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AUD/USD marks a fresh six-month high near 0.6800 as US inflation cools further

  • AUD/USD jumps near 0.6800 as weak US inflation boosts Fed rate cut bets.
  • US annual headline and core inflation slowed sharply in June.
  • The RBA could cut interest rates next year.

The AUD/USD pair is jumping near the crucial resistance of 0.6800 in the American session on Thursday. The pair is strengthening as the US Dollar (USD) is plunging after the United States (US) Consumer Price Index (CPI) report showed that inflationary pressures cooled again in June. This has raised expectations that the Federal Reserve (Fed) will start cutting interest rates from the September meeting.

The US Dollar Index (DXY), which tracks the value of the greenback against six major currencies, is slumping near 104.00.

Annual U.S. core inflation, which excludes volatile food and energy prices, came in at 3.3%, below estimates and the May reading of 3.4%. Over the same period, headline inflation slowed at a faster pace to 3.0% from expectations of 3.1% and the previous release of 3.3%.

On a monthly basis, headline inflation declined by 0.1% and core CPI grew at a slower pace of 0.2%. Soft inflation figures would give more confidence to Fed policymakers to discuss an early return to the policy normalization process.

According to the CME FedWatch tool, 30-day federal funds futures price data indicate that a rate cut in September is a given. The probability of Fed rate cuts has risen to 89% from 74.4% a week ago.

On the Asia-Pacific front, growing speculation that the Reserve Bank of Australia (RBA) will not cut interest rates this year has kept the near-term outlook for the Australian dollar firm. The RBA would be one of the latest to join the global rate-cutting cycle as price pressures have revived in Australia.

Australian Dollar FAQs

One of the most important factors for the Australian Dollar (AUD) is the level of interest rates set by the Reserve Bank of Australia (RBA). Since Australia is a resource-rich country, another key factor is the price of its largest export, iron ore. The health of the Chinese economy, its largest trading partner, is a factor, as is inflation in Australia, its growth rate and the Trade Balance. Market sentiment, i.e. whether investors are betting on riskier assets (risk-on) or seeking safe havens (risk-off), is also a factor, with risk-on being positive for the AUD.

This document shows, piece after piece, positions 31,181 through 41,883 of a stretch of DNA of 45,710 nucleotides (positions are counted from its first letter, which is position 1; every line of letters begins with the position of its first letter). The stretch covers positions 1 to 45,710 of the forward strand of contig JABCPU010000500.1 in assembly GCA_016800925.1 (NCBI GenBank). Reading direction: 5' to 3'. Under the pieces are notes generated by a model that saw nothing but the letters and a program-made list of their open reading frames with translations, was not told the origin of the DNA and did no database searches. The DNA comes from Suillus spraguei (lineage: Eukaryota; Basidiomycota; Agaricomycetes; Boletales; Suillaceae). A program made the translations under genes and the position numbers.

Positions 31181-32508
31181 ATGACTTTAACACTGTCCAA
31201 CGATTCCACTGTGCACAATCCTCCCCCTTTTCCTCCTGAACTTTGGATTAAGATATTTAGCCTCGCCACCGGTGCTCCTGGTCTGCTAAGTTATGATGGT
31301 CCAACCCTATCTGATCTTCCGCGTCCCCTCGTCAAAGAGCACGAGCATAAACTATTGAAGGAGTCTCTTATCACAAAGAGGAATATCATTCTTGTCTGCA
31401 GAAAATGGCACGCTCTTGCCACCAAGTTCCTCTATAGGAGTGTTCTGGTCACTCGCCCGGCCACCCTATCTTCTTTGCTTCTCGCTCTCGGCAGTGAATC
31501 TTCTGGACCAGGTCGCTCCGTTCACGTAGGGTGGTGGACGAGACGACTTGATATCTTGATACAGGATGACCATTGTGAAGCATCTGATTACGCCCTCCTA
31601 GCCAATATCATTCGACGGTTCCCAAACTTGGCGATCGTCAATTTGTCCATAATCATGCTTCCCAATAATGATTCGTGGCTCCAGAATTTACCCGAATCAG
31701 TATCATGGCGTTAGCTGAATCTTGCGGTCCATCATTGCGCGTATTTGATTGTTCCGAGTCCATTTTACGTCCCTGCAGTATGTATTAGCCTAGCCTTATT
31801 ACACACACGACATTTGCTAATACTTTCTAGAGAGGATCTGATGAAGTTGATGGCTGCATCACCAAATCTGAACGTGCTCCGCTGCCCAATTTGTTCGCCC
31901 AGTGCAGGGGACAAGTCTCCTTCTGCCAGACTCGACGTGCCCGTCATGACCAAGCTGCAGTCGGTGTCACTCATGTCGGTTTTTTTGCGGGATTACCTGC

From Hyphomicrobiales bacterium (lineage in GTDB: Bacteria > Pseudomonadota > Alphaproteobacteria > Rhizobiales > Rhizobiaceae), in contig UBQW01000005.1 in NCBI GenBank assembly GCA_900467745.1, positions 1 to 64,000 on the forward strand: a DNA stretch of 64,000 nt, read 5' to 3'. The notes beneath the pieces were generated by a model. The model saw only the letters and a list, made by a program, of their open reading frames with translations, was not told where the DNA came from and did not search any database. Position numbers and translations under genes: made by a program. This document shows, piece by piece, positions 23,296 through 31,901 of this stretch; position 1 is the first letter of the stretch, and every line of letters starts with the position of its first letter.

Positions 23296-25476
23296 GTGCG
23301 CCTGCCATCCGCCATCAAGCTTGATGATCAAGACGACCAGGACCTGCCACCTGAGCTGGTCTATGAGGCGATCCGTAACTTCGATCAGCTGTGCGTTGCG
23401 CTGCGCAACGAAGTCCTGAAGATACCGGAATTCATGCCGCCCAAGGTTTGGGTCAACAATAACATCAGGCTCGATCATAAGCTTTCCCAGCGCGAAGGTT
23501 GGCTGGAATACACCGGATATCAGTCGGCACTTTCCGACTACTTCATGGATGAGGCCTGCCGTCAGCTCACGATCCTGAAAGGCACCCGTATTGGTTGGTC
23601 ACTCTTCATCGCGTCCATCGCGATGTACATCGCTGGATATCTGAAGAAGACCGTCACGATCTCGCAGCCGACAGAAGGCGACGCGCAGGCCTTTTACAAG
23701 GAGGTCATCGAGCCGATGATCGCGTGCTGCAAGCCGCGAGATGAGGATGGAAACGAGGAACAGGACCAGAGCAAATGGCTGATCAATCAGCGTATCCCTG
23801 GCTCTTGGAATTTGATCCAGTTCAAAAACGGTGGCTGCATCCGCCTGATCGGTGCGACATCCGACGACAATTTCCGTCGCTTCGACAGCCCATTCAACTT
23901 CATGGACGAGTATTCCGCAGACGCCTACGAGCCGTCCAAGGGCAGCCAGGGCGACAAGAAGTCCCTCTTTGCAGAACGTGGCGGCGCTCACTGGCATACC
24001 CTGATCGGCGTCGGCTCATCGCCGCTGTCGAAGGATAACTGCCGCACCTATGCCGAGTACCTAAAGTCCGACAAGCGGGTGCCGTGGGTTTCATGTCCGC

The Reserve Bank of Australia (RBA) influences the Australian Dollar (AUD) by setting the level of interest rates that Australian banks can lend to each other. This influences the level of interest rates in the economy as a whole. The RBA’s main objective is to maintain a stable inflation rate of 2%-3% by adjusting interest rates up or down. Relatively high interest rates compared to other major central banks support the AUD, and the opposite for relatively low ones. The RBA can also use quantitative easing and tightening to influence credit conditions, with the former being negative for the AUD and the latter positive for the AUD.

China is Australia’s largest trading partner, so the health of the Chinese economy greatly influences the value of the Australian Dollar (AUD). When the Chinese economy is doing well, it buys more raw materials, goods and services from Australia, which increases demand for the AUD and drives up its value. The opposite occurs when the Chinese economy is not growing as fast as expected. Therefore, positive or negative surprises in Chinese growth data often have a direct impact on the Australian Dollar.

Iron ore is Australia’s largest export, worth $118 billion per year as of 2021 data, with China being its main destination. The price of iron ore can therefore be a driver of the Australian dollar. Typically, if the price of iron ore rises, the AUD rises as well, as aggregate demand for the currency increases. The opposite occurs when the price of iron ore falls. Higher iron ore prices also tend to lead to a higher probability of a positive trade balance for Australia, which is also positive for the AUD.

The trade balance, which is the difference between what a country earns from its exports and what it pays for its imports, is another factor that can influence the value of the Australian dollar. If Australia produces highly sought-after exports, its currency will gain value solely because of the excess demand created by foreign buyers wanting to purchase its exports versus what it spends on buying imports. Therefore, a positive net trade balance strengthens the AUD, with the opposite effect if the trade balance is negative.

Source: Fx Street

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